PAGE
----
Shoot me, don’t jail me, Philippines’ Duterte tells Hague court prosecutor

About 4,000 Filipinos have been killed by police Philippine President Rodrigo Duterte’s signature campaign that has alarmed the international community. (Reuters)
Updated 09 February 2018
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Shoot me, don’t jail me, Philippines’ Duterte tells Hague court prosecutor

MANILA: Philippine President Rodrigo Duterte on Friday told the International Criminal Court (ICC) to go ahead and investigate him for crimes against humanity, and said he would prefer to face a firing squad than be jailed.
However, the firebrand leader notorious for his defiance of international pressure questioned whether the ICC had jurisdiction to indict him over the deaths of thousands of Filipinos in his war on drugs.
He denied ever giving an order to police to kill drug suspects.
ICC Prosecutor Fatou Bensouda said on Thursday the preliminary examination into Duterte’s campaign sought to establish whether it had the jurisdiction, and if crimes against humanity had been committed.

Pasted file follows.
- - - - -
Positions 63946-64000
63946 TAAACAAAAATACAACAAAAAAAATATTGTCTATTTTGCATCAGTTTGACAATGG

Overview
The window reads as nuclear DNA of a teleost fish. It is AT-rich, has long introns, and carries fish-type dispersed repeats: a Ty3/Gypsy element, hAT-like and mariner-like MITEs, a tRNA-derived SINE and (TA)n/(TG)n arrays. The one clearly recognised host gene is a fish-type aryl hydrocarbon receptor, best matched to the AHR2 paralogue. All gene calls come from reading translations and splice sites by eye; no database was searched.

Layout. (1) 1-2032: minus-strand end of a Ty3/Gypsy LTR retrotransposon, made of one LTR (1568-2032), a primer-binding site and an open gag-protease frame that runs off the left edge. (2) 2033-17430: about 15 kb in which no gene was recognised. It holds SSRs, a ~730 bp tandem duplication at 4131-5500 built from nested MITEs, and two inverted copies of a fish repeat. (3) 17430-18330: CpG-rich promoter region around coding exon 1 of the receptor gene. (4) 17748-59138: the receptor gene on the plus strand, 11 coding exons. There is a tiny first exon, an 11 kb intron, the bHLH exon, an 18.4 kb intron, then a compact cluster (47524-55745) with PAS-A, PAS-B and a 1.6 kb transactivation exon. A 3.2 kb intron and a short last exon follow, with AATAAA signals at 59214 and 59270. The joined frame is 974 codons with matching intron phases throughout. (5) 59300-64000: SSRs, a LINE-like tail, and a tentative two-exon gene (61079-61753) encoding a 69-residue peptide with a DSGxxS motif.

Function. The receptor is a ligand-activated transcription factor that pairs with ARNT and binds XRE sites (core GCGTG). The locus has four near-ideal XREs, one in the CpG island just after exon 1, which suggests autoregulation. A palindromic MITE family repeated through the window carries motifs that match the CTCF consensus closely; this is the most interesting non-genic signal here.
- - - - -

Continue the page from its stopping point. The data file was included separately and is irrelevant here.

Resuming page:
“I would ask for the rare privilege of talking to you. Just the two of us in the room,” Duterte said during a news conference, referring to Bensouda.
“I welcome you. If you want to find me guilty, go ahead. So be it. Find a country where they kill people with a firing squad and I’m ready.
“If you haul me into a rigmarole of trial and trial, no need. Go ahead and proceed in your investigation. Find me guilty, of course. You can do that.”
About 4,000 mostly urban poor Filipinos have been killed by police in Duterte’s signature campaign that has alarmed the international community.
Activists believe the death toll is far higher and accuse police or systematic cover-ups and executions. Police and the government dismiss that.
The examination is the first formal step the ICC prosecutor takes when considering whether a situation in a member state could eventually lead to charges. The process may take years.
Central to whether it proceeds is if the court has jurisdiction, since it can only prosecute crimes when a member state fails to do so.
Duterte’s legal counsel and his attorney general on Friday said several cases related to the anti-drugs crackdown were pending in courts and a Senate investigation had found no evidence of wrongdoing.